Saturday - Southwest Chicken Pasta - Another OK dinner. Next time, instead of pasta, I will try rice. 

So this week we have gone to Italy, Ireland, India, Thailand, Canada and Mexico. This is good.

 
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...Take it or leave it.
(hehe, love that saying.)

There is something that I had done before that I found helpful and I don't know why I didn't continue with it when I returned back to work.  Menu planning is what I am talking about.  A half hour to an hour for a week of knowing what's for dinner and what to buy grocery shopping.  It really did help me with the "what to make for supper" dilemma each day.  So I am trying this again.

I don't use anything fancy, just some cookbooks, www.allrecipes.com, and my list of days of the week.  As well, i just plan for supper, sometimes for breakfast or lunch if there is something special, but for the most part it is supper that is my hang up.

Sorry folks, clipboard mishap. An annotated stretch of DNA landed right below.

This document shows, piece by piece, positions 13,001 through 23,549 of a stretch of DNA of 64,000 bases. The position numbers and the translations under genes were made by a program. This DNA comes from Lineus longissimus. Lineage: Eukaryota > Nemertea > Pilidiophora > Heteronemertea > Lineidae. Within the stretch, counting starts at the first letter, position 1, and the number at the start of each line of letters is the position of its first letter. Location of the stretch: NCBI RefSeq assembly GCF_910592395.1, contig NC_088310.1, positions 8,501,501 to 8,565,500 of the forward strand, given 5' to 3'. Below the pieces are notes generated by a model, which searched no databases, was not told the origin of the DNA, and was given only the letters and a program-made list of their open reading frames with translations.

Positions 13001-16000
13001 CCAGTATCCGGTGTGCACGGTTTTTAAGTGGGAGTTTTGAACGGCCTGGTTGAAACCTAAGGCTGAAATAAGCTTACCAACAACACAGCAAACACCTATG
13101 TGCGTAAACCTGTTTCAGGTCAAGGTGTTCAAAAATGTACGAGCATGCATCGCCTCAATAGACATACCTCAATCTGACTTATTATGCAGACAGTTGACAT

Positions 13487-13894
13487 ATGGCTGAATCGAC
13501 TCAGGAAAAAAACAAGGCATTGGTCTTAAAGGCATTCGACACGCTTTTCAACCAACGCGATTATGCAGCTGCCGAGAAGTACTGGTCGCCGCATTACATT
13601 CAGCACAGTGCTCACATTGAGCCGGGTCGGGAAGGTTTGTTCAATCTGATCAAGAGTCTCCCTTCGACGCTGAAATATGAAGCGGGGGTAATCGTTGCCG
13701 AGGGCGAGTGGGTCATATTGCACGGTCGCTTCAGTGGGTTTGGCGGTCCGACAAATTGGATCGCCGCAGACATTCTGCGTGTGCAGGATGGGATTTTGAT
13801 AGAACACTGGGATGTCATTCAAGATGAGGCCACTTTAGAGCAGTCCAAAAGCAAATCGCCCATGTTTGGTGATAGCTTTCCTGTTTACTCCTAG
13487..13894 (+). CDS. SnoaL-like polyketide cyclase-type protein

So here is this weeks menu plan.  I'm trying some new recipes so if they are good I will add the recipes here. 

Monday - Stromboli (baked sandwich/loaf) - This was really good. I'll do it again. Family loved it and I also made this for another family and they loved it  too. 

Tuesday - Tortilla Soup - This was OK. I'll stick with taco soup instead.

Wednesday - Steak and Potatoes - Another good recipe for the crockpot. Tasted more like a roast than steak, but then again you can't beat the BBQ.

Thursday - Chicken Supreme - blech - nuf'said.

Friday - Fish and Rice - Fish had always been a challenge for me. I'll keep trying.

Saturday -  Leftovers

Sunday - Chicken Pasta Bake - ended up trying homemade gnochi instead.  Yummy.


 
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It started as a regular Monday, for us at least.  Buddy had a routine post chemo appointment at the hospital, all well, and then off to school.  It was just me and Peanut for the rest of day until school was over.  Peanut and I ran a couple errands, headed home and just settled into an activity when the phone ran.  I recognized the number, it was the school calling, which usually is never a problem.  This time not the case.  The principal had informed me that Buddy had
fallen on the school playground and they think he hurt his knee, not sure but Buddy doesn't want to moved, let alone walk so they have called an ambulance.